World Water Day: Domestic Water is on the POTUS Agenda
Water leadership gathers to answer questions; government, industry and stakeholders are making money, tools and information available for water source and delivery improvements.
By Andrea Fox, Gov1 Senior Editor
Water is food, energy, drink and home."
WASHINGTON, D.C. -- The first ever White House Water Summit held on World Water Day brought together federal leadership with water financing experts, scientists and other stakeholders to discuss the costs of domestic water infrastructure, drought response, climate change and other issues that have become serious problems throughout the United States.
President Obama has put water back on the POTUS agenda with Flint, Mich., drinking water infrastructure looming large and California’s drought impacts going on and on. Not to mention the long-documented problems reported by environmental agencies, the water industry and waterkeepers.
It’s really water budgeting on the agenda--in a sense. To scientists, a water budget would catalog every drop—in any state--from the canopy to what the Earth beneath us holds. We’ve never done that regionally, let alone nationally. But domestically, the government, industry and scientists are looking into the finite resource concerns of water.
Some of today’s expert panelists gave details on the following:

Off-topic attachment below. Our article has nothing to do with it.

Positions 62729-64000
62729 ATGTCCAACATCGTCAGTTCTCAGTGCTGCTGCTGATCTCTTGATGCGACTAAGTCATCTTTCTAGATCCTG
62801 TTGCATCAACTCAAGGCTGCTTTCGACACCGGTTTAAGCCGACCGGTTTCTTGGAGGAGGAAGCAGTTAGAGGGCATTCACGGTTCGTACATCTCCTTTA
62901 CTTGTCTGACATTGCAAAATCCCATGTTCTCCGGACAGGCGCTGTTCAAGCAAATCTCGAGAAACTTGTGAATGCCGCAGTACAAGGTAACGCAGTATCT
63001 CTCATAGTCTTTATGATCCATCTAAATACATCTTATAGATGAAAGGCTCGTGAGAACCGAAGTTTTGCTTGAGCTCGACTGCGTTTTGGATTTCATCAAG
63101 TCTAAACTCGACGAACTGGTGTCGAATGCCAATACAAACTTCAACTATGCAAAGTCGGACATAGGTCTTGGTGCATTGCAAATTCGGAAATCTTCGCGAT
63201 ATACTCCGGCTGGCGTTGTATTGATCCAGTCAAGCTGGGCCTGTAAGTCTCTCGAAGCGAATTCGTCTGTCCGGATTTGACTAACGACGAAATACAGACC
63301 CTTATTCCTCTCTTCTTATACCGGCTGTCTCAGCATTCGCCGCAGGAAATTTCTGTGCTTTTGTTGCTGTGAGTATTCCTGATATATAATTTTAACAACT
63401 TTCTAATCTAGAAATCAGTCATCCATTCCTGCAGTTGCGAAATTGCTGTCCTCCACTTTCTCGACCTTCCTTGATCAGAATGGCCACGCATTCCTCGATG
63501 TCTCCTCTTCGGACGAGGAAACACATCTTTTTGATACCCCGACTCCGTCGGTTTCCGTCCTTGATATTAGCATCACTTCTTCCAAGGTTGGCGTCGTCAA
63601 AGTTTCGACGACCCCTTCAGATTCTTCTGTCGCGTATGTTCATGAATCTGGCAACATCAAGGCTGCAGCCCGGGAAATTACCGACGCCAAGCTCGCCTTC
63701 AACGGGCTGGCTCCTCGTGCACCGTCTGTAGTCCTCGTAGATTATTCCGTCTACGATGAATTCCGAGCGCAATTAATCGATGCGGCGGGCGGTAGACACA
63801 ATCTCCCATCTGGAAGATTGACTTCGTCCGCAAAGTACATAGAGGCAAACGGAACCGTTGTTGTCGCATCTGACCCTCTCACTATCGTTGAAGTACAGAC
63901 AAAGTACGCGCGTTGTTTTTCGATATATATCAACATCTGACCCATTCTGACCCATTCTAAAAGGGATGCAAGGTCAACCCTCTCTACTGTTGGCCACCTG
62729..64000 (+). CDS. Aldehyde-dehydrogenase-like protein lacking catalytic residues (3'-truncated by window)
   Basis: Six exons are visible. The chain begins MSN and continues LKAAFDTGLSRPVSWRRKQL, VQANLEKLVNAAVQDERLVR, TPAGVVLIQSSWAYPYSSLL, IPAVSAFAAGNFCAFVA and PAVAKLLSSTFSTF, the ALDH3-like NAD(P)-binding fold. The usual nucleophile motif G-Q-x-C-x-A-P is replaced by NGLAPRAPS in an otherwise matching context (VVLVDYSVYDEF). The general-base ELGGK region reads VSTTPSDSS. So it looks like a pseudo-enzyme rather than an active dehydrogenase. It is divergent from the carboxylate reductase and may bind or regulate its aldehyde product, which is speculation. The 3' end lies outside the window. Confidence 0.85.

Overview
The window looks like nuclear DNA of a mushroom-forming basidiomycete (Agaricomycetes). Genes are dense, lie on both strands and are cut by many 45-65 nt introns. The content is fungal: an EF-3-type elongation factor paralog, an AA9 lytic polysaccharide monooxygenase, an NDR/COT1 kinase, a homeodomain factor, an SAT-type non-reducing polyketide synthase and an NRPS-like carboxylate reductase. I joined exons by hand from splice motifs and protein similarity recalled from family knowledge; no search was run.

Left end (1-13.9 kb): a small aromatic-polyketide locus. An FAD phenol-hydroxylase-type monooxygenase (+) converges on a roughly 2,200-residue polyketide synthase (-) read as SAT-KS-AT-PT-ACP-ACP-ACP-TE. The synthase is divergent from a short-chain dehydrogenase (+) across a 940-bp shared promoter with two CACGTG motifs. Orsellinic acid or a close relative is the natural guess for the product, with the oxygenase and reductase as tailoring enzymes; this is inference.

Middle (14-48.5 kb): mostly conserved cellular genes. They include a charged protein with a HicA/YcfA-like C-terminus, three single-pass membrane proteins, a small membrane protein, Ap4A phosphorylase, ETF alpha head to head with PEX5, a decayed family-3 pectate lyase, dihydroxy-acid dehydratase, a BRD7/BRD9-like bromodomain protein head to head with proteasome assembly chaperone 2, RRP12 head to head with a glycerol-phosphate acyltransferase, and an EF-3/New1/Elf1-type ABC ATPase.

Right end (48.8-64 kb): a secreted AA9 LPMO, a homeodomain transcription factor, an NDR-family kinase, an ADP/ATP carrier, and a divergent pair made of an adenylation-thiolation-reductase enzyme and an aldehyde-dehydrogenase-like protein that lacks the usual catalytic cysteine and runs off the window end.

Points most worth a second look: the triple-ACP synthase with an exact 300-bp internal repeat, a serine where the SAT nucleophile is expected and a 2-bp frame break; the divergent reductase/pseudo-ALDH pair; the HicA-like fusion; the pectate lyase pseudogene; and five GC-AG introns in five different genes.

- How are we monitoring our freshwater sources?
- How are we going to finance dependable and safe water delivery systems?
- How are we managing for drought as well as catastrophic storms and floods?
There is no corner of this country that is not untouched by a water issue--from the water quality impacts of stormwater and industry, to the crumbling infrastructure that is, in some cases, tainting our drinking water and climate impacts like crippling crop loss due to drought and catastrophic damage caused by storms.
There were many announcements and news items last night and today timed to coincide with water making our national agenda. Some highlights include:
- There is money available, the White House announced.
- Congress is also going for more SRF funding. “Ninety-six House Democrats asked the House Appropriations Committee todouble funding for the state revolving funds (SRF), to $US 4 billion. The funds provide low-interest loans for water and sewer projects,” according to last night’s Growing Calls in Congress for Water Infrastructure Funding in Circle of Blue’s Federal Water Tap.
- Industry is putting up money for water reuse--greywater and stormwater. Sustainable Water, which creates large-scale water reclamation and reuse, announced $500 million to develop 50 water reclamation systems. There is an acceptance cap of 10 for municipal government applicants with public treatment works proposals. Learn more and apply on Sustainable Water’s White House Water Summit Commitment page.
- The Western states have a forum to coordinate water resources. President Obama wrote a Presidential Memorandum institutionalizing the National Drought Resilience Partnership, designed for better communication and coordination in the West, said ThinkProgress.org’s White House Responds To Western Governors’ Call For Action On Drought.
- Media publishes food for thought. The New York Times ran an opinion piece “Our Water System: What a Waste,” by Michael Webber, author of “Thirst for Power: Energy, Water and Human Survival,” which suggests impassioned solves.
- Stakeholders provide tools. The Nature Conservancy launches Texas Freshwater Explorer.